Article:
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Mar. 10, 2015 - Updated 04:16 UTC



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Japanese temple holds traditional Vietnamese ceremony for those living in Japan

Teppei Yamashita

Nov. 6, 2017

Japanese people pay homage to their ancestors once a year at a Buddhist event called Bon. But for Vietnamese, the ceremony is not only for the deceased, but for parents who are still alive. Although the number of Vietnamese in Japan has been rising, mostly among those in their 20s, there are few opportunities for them to observe their own traditional ceremonies in Japan. A Japanese priest in the southwestern city of Kitakyushu recently held an event for them.

Chikai Matsuzaki is the chief priest at a temple that held a Vietnamese-style Bon ceremony in September. He decided to hold the ceremony after getting acquainted with a worker at a nearby Vietnamese restaurant.

"Buddha is Buddha, no matter where you live. I wanted to offer a Vietnamese-style ceremony so people attending it could remember their days in their home country," he says.

A wooden drum is an essential part of a Vietnamese-style Bon ritual. But Matsuzaki didn't have one because it's not used in his sect of Buddhism. He tracked down the instrument by getting in touch with a priest who uses it. He wanted his ceremony to be as close as possible to those in Vietnam.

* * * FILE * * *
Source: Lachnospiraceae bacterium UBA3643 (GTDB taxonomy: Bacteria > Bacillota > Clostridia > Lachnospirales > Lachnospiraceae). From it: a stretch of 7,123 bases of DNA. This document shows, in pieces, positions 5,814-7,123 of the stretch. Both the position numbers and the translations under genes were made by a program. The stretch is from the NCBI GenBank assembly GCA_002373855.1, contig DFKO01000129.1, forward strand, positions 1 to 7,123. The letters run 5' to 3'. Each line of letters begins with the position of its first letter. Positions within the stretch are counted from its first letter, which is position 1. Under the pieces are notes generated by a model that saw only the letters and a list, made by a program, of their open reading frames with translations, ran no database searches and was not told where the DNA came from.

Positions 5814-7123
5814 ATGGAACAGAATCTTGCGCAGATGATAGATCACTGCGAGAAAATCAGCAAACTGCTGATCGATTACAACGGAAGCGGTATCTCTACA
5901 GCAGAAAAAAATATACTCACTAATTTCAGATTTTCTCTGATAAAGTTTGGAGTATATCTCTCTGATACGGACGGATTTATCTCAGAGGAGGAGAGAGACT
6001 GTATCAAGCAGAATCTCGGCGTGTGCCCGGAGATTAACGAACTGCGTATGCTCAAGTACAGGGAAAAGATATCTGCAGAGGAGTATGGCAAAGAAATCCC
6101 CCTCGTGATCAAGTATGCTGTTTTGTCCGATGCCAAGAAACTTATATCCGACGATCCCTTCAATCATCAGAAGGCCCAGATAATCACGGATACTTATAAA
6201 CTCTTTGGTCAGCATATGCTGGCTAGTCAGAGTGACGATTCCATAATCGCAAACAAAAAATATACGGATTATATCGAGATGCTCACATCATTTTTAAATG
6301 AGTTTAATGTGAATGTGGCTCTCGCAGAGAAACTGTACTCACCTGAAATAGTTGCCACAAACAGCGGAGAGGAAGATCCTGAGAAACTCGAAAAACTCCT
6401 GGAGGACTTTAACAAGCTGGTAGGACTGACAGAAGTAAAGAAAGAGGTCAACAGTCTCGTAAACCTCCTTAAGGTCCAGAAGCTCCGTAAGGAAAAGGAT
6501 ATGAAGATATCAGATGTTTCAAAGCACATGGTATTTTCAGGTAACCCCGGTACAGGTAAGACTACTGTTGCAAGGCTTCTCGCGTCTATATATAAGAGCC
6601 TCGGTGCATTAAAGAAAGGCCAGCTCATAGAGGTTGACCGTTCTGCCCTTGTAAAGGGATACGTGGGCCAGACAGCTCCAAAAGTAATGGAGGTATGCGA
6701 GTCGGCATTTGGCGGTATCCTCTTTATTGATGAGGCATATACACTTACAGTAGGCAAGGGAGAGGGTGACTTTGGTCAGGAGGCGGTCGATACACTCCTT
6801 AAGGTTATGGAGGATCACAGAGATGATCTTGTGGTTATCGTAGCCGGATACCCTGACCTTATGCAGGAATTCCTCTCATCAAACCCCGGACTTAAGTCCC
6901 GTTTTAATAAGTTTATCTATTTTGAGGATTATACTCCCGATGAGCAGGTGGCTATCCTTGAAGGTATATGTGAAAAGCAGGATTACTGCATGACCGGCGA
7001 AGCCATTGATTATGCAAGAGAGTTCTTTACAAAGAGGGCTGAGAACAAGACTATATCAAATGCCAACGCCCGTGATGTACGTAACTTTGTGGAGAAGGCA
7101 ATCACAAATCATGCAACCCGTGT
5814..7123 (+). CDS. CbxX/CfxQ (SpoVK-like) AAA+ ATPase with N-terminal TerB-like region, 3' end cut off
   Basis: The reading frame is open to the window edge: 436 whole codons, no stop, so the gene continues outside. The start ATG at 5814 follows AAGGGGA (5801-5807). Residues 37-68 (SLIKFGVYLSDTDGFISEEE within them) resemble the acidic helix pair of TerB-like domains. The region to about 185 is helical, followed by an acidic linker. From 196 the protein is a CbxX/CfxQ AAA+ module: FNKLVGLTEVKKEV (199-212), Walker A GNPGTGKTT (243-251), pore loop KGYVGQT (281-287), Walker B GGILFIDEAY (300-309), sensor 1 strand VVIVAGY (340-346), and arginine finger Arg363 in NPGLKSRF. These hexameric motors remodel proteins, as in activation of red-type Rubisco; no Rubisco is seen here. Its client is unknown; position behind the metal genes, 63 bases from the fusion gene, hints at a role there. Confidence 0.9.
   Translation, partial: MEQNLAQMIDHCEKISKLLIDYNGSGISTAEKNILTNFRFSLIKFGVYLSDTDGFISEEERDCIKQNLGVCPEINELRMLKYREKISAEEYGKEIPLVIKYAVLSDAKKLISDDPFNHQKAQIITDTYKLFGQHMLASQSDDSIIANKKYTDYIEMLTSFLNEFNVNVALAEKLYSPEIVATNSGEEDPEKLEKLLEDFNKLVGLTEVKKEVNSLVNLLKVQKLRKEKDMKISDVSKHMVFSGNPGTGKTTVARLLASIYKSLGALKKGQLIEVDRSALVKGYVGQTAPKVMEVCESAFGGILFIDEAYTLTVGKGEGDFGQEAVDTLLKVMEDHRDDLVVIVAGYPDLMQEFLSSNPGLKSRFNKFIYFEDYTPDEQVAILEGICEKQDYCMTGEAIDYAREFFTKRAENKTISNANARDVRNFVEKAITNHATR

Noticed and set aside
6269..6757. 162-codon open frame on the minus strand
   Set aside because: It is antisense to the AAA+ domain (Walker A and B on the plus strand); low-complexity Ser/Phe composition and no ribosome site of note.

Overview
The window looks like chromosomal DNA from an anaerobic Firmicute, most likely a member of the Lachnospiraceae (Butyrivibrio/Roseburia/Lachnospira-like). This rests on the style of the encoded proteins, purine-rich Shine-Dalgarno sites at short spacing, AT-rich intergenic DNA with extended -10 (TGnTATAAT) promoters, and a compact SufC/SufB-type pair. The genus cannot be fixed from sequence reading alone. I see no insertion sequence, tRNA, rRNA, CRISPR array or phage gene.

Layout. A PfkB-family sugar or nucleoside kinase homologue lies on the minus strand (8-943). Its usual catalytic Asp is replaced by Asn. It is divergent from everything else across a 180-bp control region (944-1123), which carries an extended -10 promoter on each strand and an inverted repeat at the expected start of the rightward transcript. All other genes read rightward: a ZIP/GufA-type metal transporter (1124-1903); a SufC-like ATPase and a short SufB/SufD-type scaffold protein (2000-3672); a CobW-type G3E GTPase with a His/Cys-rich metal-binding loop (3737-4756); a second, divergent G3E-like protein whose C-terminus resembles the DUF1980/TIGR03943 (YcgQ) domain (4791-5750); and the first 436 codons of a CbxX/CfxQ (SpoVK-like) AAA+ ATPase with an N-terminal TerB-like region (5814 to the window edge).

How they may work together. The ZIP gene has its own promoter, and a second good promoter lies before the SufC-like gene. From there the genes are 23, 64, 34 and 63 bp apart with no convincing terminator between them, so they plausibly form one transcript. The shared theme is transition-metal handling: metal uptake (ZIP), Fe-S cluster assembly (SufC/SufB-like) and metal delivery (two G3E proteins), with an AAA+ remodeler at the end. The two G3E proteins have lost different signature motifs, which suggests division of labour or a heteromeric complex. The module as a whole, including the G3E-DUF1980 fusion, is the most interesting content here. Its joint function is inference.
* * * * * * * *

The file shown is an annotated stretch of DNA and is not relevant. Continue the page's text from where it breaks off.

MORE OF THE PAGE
The ceremony's participants were also looking forward to the event. Nguyen Thi Huyen Trang came from Vietnam to study at a university nearby. She hasn't seen her parents during the 5 years she's been in Japan.

"I do feel lonely. My parents worked hard to make the money to send me here. They did construction work, cleaned streets and took care of other people's children. I really feel grateful," she says. Trang was chosen to represent other participants at the ceremony, and read a letter to her parents.

On the day of the ceremony, Matsuzaki invited priests from a Vietnamese temple in Hyogo Prefecture -- one of the few such temples in Japan. The Vietnamese priest beat the wooden drum Matsuzaki had borrowed.

During the ceremony, Trang read out a letter thanking her parents. "We may be poor, but I am happy and proud of you. I want to thank you for giving birth to me. My wish is that you are both well. I can't wait to be reunited with you. I'll do my best to fulfill your expectations," it said.

"This is a place that should be open to all races and nationalities, even though cultural differences may complicate things. I want to make this temple a place where people from Vietnam will feel comfortable," says Matsuzaki.

It was a day for participants to give thought to their faraway hometowns -- and a chance to bring 2 cultures closer together.